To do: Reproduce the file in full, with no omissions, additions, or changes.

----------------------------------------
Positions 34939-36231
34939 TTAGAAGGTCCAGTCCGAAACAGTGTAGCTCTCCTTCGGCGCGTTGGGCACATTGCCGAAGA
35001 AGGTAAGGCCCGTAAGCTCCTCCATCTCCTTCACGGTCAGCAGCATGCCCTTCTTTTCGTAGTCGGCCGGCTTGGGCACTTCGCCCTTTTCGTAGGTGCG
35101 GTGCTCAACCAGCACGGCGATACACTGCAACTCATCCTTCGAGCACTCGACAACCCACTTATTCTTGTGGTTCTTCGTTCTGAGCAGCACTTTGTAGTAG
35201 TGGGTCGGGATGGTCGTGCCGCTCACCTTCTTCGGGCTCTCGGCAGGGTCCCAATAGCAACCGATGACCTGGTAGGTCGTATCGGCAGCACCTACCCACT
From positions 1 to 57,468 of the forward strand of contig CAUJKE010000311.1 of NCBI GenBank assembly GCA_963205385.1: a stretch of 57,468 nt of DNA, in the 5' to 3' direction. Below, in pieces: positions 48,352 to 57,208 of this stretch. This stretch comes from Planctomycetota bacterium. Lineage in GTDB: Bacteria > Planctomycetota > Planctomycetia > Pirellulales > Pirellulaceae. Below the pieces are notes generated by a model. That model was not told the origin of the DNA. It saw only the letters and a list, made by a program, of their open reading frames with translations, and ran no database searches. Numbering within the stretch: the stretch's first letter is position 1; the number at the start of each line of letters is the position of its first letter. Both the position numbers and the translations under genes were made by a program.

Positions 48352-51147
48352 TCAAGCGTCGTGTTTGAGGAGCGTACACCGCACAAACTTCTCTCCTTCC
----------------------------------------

Positions 34939-36231
34939 TTAGAAGGTCCAGTCCGAAACAGTGTAGCTCTCCTTCGGCGCGTTGGGCACATTGCCGAAGA
35001 AGGTAAGGCCCGTAAGCTCCTCCATCTCCTTCACGGTCAGCAGCATGCCCTTCTTTTCGTAGTCGGCCGGCTTGGGCACTTCGCCCTTTTCGTAGGTGCG
35101 GTGCTCAACCAGCACGGCGATACACTGCAACTCATCCTTCGAGCACTCGACAACCCACTTATTCTTGTGGTTCTTCGTTCTGAGCAGCACTTTGTAGTAG
35201 TGGGTCGGGATGGTCGTGCCGCTCACCTTCTTCGGGCTCTCGGCAGGGTCCCAATAGCAACCGATGACCTGGTAGGTCGTATCGGCAGCACCTACCCACT
From positions 1 to 57,468 of the forward strand of contig CAUJKE010000311.1 of NCBI GenBank assembly GCA_963205385.1: a stretch of 57,468 nt of DNA, in the 5' to 3' direction. Below, in pieces: positions 48,352 to 57,208 of this stretch. This stretch comes from Planctomycetota bacterium. Lineage in GTDB: Bacteria > Planctomycetota > Planctomycetia > Pirellulales > Pirellulaceae. Below the pieces are notes generated by a model. That model was not told the origin of the DNA. It saw only the letters and a list, made by a program, of their open reading frames with translations, and ran no database searches. Numbering within the stretch: the stretch's first letter is position 1; the number at the start of each line of letters is the position of its first letter. Both the position numbers and the translations under genes were made by a program.

Positions 48352-51147
48352 TCAAGCGTCGTGTTTGAGGAGCGTACACCGCACAAACTTCTCTCCTTCC